Pee-yew: The stench surrounding the Justice Department’s “pursuit” of first son Hunter Biden just got an added layer of reek.
District of Columbia US Attorney Matthew Graves testified last week to the House Judiciary Committee that he nixed letting Delaware US Attorney David Weiss bring tax charges against Hunter in DC because “there is no way” to “get up to speed on everything.”
When US attorneys work together, he pretended, “you’re bringing in another chain of command” that requires reaching “consensus” on how to proceed.
Utter bull: Weiss didn’t need Graves “up to speed,” he just needed minor assistance — at most, the loan of one prosecutor — in filing the charges in Graves’ district.
And you’d certainly expect every US Attorney to trust another US Attorney knew what he was doing.
Graves’ refusal — and Weiss’ apparent failure to raise holy hell about it — led to the statute of limitations expiring on the most serious tax charges against the first son.
Attorney General Merrick Garland, the boss of both men, who himself testified that Weiss had all the power needed to prosecute Hunter, has yet to explain when he learned of this nonsense.
Graves, not coincidentally, is a Democratic donor and former presidential-campaign adviser to John Kerry and Joe Biden, tapped by Joe for this job.
And his wife is a left-liberal activist who’s visited the Biden White House at least 28 times.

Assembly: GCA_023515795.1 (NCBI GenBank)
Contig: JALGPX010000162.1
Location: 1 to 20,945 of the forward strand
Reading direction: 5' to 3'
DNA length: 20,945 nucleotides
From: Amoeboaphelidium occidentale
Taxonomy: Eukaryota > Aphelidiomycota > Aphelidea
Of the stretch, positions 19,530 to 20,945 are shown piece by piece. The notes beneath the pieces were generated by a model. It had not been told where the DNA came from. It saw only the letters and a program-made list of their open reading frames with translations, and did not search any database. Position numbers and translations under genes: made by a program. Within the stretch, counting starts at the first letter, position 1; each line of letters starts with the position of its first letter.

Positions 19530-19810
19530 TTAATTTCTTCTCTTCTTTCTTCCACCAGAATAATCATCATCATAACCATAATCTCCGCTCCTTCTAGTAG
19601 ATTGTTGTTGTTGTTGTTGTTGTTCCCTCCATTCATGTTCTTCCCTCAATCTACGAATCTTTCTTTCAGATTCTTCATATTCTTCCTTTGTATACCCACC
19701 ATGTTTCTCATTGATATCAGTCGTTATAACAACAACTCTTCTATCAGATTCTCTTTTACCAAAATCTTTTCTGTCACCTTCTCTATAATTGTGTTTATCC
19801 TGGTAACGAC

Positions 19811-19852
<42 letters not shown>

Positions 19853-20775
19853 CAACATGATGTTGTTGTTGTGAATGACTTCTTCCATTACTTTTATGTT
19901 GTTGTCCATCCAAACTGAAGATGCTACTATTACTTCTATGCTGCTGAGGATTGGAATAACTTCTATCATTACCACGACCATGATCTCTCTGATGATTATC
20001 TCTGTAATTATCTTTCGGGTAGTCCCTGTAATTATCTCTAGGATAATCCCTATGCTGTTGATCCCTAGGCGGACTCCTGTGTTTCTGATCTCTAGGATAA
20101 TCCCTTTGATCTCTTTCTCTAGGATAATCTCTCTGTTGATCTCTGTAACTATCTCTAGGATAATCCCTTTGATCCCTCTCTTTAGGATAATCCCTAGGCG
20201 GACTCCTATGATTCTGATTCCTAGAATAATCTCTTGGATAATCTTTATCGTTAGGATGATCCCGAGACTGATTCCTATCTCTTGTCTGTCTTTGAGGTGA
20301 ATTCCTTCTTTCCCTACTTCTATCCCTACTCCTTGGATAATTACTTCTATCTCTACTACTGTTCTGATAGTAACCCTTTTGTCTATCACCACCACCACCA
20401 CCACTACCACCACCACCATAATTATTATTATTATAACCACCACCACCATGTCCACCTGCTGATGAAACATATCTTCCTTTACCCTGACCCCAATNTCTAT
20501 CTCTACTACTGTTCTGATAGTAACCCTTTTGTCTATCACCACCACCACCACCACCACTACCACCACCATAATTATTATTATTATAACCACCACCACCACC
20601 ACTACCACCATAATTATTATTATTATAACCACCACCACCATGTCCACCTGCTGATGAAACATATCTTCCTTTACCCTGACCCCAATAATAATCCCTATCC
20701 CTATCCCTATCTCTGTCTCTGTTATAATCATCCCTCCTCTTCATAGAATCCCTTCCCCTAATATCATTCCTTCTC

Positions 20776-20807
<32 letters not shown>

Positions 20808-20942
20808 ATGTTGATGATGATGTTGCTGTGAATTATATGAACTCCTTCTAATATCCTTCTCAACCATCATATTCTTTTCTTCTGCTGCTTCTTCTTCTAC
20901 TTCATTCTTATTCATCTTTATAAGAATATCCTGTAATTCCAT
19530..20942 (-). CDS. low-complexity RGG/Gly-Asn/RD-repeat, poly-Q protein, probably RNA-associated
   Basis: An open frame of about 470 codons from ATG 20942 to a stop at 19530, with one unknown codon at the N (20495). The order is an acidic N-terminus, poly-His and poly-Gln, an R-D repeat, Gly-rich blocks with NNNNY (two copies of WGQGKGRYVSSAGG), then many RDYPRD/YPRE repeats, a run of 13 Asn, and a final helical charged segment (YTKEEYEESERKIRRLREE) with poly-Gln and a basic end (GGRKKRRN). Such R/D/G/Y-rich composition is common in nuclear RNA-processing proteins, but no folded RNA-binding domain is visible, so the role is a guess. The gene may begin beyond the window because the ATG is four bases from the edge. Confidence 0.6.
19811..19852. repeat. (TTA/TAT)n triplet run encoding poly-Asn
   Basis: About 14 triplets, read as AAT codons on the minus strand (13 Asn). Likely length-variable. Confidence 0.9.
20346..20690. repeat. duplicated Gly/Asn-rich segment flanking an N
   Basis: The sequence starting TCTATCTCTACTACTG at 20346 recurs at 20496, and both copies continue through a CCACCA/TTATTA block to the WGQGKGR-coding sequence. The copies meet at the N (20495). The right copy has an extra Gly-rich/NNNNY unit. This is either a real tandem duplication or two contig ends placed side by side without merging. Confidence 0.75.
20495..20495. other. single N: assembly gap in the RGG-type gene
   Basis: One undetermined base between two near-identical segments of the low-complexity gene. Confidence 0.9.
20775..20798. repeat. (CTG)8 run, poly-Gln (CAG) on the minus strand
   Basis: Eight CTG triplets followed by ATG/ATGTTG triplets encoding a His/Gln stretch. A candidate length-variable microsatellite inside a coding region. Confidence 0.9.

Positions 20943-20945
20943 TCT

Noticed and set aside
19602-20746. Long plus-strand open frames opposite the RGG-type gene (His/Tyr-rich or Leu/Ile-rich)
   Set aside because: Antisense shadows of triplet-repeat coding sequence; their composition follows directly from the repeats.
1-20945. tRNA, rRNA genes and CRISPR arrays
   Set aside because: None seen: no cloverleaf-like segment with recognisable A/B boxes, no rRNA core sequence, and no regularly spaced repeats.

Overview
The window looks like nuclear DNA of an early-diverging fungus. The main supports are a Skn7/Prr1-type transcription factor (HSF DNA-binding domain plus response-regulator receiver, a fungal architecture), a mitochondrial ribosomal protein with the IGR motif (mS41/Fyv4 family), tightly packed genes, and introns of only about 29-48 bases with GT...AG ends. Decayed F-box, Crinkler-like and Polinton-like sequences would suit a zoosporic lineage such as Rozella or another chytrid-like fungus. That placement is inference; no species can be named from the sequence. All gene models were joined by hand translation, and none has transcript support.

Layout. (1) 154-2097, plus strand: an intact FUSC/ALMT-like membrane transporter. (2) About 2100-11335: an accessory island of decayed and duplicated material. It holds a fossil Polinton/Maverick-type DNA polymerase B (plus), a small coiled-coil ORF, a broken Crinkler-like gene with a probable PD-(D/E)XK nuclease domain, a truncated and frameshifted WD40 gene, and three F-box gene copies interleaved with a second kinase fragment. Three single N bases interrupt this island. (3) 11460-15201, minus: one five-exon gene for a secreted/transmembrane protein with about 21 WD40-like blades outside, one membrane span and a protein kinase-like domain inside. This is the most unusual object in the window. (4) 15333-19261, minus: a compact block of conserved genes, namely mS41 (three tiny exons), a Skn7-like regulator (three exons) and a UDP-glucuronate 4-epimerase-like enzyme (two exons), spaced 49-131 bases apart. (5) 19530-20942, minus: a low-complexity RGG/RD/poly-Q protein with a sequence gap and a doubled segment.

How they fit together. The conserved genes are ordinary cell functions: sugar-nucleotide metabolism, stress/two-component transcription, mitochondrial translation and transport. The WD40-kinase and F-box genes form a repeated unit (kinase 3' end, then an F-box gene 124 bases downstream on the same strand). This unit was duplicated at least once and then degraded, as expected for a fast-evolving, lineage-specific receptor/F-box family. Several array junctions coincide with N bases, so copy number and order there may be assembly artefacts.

Weiss whined to his staff about Graves’ refusal; he has yet to explain why he took “no” for an answer — or what Garland said when (if?) informed of it all.
It increasingly looks like Weiss was taking a dive, or knowingly putting the case in the hands of subordinates who’d make the hot potato go away.
How else to explain his office’s offer of a plea deal that would’ve given Hunter immunity for basically everything — a deal so sweet it got rejected as soon as it went before a judge?
Or whistleblowers’ allegations that prosecutors under Weiss queered the case time and again, even tipping off Hunter’s lawyers.
Heck, Graves questioned Weiss’ move to get his prosecution OK’d by the Justice Department’s Tax Division, saying it’s “fairly normal” to skip that.
Garland may wind up having deniability of collusion in Weiss’ bungling, but that still doesn’t explain why, after all this, he still (finally) tapped Weiss as special prosecutor in Hunter’s case, except that it gave both men an excuse for dodging congressional questions.
Be honest, Merrick, and admit it: Your department’s theme song is: “Oops . . . I Did It Again.”
Source: New York Post